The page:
Commentary by Dr. Valentin Fuster
J. Offshore Mech. Arct. Eng. 2018;141(1):011602-011602-11. doi:10.1115/1.4040573.

This paper studies the application of Dynamic Bayesian Networks (DBNs) for modeling degradation processes in oil and gas pipelines. A DBN tool consisting of a matlab code has been developed for performing inference on models. The tool is then applied for probabilistic modeling of the burst pressure of a pipe subjected to corrosion degradation and for safety assessment. The burst pressure is evaluated using the ASME B31G design method and other empirical formulas. A model for corrosion prediction in pipelines and its governing parameters are explicitly included into the probabilistic framework. Different sets of simulated corrosion measurements are used to increase the accuracy of the model predictions. Several parametric studies are conducted to investigate how changes in the observed corrosion (depth and length) and in the frequency of inspections affect the pipe reliability.

Commentary by Dr. Valentin Fuster
J. Offshore Mech. Arct. Eng. 2018;141(1):011603-011603-8. doi:10.1115/1.4040562.
FREE TO VIEW

This paper presents a study of traditional netting materials subjected to disinfecting chemicals during fish farming and treatment of net cages. A series of tests were performed in order to study the effect of various concentrations of disinfecting chemicals on the tensile strength of Raschel knitted Nylon netting materials. Simulated spill of diluted hydrogen peroxide (HP) to the jump fence during de-lousing did not affect the strength of the applied new and used knotless nylon netting samples. Hydrogen peroxide reacted with biofouling forming gas bubbles, but this did not result in reduced netting strength. The performed tests did not indicate any effect on netting strength from a simulated single, traditional bath disinfection as performed at service stations applying the disinfectant Aqua Des (AD) containing peracetic acid (PAA). However, increasing the AD concentration from 1 to 10% resulted in a strength reduction of 3–6%. Simulated spill of concentrated AD on the jump fence of a net with copper coating residuals resulted in a severe reduction in strength of 45%. This strength loss was probably a consequence of chemical reaction between copper and Aqua Des, and uncoated netting did not experience any loss in strength subjected to the same chemical exposure. These findings from application of AD should also apply to other PAA disinfection chemicals with trade names as, for example, Perfectoxid and Addi Aqua.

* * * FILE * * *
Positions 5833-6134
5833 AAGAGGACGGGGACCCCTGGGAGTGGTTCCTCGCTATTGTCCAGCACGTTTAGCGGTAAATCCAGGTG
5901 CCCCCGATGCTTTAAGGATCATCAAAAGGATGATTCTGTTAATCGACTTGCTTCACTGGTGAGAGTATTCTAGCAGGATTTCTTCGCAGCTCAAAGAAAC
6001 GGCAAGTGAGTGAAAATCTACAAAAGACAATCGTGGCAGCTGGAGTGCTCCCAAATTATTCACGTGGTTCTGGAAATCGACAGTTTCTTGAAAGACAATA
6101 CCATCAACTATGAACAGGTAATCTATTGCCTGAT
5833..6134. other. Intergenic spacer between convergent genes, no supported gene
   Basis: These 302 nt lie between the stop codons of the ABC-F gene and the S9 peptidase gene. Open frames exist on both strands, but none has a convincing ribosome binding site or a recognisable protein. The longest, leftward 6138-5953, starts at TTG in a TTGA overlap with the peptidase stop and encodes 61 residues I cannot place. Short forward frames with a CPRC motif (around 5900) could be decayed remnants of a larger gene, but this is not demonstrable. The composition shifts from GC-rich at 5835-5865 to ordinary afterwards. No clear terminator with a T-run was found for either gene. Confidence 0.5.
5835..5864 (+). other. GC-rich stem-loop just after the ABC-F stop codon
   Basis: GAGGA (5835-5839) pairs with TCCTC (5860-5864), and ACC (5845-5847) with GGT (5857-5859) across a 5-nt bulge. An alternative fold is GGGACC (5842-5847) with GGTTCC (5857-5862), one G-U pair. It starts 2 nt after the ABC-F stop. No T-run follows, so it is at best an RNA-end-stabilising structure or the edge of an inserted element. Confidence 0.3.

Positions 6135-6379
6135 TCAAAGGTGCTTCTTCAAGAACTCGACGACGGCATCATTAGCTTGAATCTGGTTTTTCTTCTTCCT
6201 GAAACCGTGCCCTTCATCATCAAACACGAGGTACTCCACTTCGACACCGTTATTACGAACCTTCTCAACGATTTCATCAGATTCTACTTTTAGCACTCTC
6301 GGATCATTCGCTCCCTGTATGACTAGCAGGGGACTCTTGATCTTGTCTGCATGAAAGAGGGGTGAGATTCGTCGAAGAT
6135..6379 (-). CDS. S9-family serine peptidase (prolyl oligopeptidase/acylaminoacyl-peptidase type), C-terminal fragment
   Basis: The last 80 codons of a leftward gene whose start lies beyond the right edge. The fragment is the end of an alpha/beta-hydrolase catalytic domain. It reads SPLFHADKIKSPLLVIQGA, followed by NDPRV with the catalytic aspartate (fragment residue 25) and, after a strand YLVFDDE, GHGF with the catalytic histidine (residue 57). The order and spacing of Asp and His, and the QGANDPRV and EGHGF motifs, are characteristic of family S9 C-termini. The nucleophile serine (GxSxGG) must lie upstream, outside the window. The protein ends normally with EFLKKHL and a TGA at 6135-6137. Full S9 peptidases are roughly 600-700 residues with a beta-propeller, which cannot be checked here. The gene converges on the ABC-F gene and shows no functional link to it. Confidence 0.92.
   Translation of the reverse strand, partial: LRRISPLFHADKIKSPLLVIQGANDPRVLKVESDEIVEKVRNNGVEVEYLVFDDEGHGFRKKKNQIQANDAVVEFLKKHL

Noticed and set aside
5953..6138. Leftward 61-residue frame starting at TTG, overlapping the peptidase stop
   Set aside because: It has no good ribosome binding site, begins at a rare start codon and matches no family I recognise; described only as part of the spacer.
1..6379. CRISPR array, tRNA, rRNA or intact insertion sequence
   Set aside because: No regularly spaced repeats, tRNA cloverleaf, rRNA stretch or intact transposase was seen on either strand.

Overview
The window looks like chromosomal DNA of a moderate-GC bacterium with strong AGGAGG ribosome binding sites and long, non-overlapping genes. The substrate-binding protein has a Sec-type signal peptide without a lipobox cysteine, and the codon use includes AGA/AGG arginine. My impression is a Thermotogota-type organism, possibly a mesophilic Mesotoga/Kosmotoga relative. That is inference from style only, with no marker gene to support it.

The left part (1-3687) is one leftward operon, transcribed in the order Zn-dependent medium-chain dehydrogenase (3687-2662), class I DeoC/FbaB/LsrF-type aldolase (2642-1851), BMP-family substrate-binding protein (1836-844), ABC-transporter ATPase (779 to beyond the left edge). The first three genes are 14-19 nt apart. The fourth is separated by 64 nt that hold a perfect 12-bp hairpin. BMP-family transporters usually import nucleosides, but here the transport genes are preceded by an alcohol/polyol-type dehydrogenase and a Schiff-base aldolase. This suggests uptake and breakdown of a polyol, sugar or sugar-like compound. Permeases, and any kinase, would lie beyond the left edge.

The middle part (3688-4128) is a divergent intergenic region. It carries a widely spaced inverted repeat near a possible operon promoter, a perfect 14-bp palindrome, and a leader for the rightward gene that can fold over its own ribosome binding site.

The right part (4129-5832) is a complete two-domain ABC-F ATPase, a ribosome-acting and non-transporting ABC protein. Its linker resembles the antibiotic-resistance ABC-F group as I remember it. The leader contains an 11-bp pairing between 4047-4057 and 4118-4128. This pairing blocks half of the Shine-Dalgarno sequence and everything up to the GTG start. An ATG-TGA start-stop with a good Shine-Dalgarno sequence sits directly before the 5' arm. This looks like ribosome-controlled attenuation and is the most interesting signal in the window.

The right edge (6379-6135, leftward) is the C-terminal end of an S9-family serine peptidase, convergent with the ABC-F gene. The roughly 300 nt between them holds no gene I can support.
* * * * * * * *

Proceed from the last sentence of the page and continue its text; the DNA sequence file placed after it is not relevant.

Commentary by Dr. Valentin Fuster
J. Offshore Mech. Arct. Eng. 2018;141(1):011604-011604-7. doi:10.1115/1.4040800.